A team of scientists in the UK have developed a biodegradable construction material made from desert sand – a resource that has until now been useless for construction.
Called Finite, the material was developed by a group from Imperial College London. It is as strong as concrete but has half the carbon footprint.
The breakthrough comes amid increasing concern about the world's dwindling supplies of construction-grade sand, which are an essential ingredient in concrete.
Post-graduate students Carolyn Tam, Matteo Maccario, Hamza Oza and Saki Maruyami came together to create a building material that could be made from the plentiful, naturally occurring material.
While course, gritty construction-grade sand is stripped from beaches and river beds, desert sand has remained an untapped resource as its wind-swept grains are too fine and smooth to be used as filler in concrete.
"We looked at sand because we thought sand was abundant, but actually when we did more research about sand [we found] it wasn't," Tam told Dezeen.
Sand scarcity is a global issue
The world is facing a potentially disastrous sand shortage, hence the start-up's name, Finite.
Last October Dutch designers Atelier NL held a symposium at Dutch Design Week to discuss the sand crisis, which will affect glass-making and computer chip manufacturers as well as the construction industry.
"Sand is the most consumed resource on earth after fresh water," Atelier NL told Dezeen at the time.
"Yet sand is being excavated at a rate faster than it can renew itself," said the designers, who are working on a project to explore how different types of "wild" sand could be used to make glass. "It is disappearing from shorelines, rivers and sea beds, causing disastrous effects for both environmental and human systems."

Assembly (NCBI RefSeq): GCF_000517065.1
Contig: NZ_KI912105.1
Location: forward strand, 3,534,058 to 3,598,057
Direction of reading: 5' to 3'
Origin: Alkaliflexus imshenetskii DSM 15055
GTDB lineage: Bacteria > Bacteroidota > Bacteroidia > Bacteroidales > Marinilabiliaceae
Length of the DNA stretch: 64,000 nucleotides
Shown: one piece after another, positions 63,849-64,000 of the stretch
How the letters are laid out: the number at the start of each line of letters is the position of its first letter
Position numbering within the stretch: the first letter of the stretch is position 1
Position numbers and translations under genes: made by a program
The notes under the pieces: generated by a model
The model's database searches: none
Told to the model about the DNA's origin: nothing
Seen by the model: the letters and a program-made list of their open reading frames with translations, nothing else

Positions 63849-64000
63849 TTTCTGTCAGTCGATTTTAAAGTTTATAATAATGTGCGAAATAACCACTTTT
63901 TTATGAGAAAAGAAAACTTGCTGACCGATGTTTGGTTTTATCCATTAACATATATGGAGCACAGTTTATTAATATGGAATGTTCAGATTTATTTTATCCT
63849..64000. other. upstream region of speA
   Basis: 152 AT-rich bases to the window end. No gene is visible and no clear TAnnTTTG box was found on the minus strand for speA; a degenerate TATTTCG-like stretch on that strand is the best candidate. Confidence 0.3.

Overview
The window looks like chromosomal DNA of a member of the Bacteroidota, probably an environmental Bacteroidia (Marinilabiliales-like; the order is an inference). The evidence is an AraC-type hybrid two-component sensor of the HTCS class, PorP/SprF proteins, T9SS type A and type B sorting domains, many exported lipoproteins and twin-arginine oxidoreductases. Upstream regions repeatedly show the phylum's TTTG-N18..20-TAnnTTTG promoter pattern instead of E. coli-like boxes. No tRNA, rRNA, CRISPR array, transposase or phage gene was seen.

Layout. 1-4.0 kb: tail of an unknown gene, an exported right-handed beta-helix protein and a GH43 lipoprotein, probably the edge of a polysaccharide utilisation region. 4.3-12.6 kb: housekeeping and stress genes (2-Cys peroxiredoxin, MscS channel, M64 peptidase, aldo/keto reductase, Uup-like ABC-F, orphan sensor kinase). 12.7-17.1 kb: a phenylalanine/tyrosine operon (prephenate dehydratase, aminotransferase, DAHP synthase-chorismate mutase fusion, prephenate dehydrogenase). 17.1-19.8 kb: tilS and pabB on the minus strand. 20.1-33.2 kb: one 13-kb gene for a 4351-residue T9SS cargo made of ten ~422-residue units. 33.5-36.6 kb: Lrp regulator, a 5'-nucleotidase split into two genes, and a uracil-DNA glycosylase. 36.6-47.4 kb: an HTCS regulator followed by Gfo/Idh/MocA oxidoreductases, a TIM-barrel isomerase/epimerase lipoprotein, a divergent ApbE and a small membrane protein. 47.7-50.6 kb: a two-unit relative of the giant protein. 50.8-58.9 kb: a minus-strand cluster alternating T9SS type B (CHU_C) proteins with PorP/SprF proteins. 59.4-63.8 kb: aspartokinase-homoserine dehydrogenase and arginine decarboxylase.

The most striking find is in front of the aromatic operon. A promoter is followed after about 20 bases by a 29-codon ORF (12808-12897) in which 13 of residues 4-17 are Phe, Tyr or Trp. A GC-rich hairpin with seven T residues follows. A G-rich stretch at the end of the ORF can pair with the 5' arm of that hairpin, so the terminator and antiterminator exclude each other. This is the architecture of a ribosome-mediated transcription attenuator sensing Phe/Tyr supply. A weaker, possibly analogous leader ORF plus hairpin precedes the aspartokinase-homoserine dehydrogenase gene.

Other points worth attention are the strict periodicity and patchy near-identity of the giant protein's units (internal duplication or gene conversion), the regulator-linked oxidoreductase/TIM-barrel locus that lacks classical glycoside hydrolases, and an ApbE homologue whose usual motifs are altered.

Sand-mining is a multi-billion dollar industry, and illegal sand mining plagues countries such as India, where criminal gangs plunder riverbeds and beaches, damaging ecosystems.
"The wars that are going on for sand throughout the world,"said Maccario. "All these things were crazy to us when we found out."
Finite uses abundant resources
Finite could change that. The binder ingredients are a guarded secret, but the scientists are confident that it outperforms concrete on key sustainability metrics.
"The main binder in concrete is responsible for five per cent of global CO2 emissions, which is huge," said Maccario.
"Our worst-case estimate right now is less than half the CO2 footprint than concrete, in terms of what we are using," continued Maccario.
As well as being low-carbon and taking the strain off current sand sources, Finite is much more reusable than concrete, which often ends up in landfill.
"If you make a block of it in the future it's quite easy to recycle and not use any virgin material, whereas concrete needs to be essentially ground up and then used as filler for the next batch of concrete," explained Maccario.
Material suited to short-term infrastructure projects
Finite is non-toxic and can be left to decompose naturally, or remoulded to be used in another project, the inventors claim.
"We could use the material to make pavilions, then after three months when the event ends it can be deconstructed safely," said Tam.
The team believe their material is ideal for use in the Middle East as the raw material for the concrete alternative can be scooped straight out of the desert, rather than being expensively imported.
Theoretically, Finite could also be used for permanent structures such as residential projects, but for this it would need to pass rounds of testing and regulations.
New materials bring new opportunities
Early experiments with resin casting have demonstrated that the material can also be used to create objects such as vases and bowls. Left untouched, Finite takes on the colour and gradation of the filler, but natural dyes can be added in the mixing process.
Cost-wise, Maccario is confident that Finite will be a viable competitor to concrete in the construction industry once it is manufactured on a larger scale, because of the abundance of the raw materials.
"It will take more than just our project or one material, but we're really looking forward to is a future where the built environment isn't this thing where you keep it there forever or landfill it or down-cycle it, but something that uses nature and is continuously reusable," added Maccario.
"As soon as you have new materials you have new opportunities."
The sand crisis threatens to destabilise the construction industry, which uses an estimated 25 billion tons of sand and gravel every year. A further 50 billion tons per year gets trapped behind dams, meaning ecosystems stripped of sand for industry are not being naturally replenished.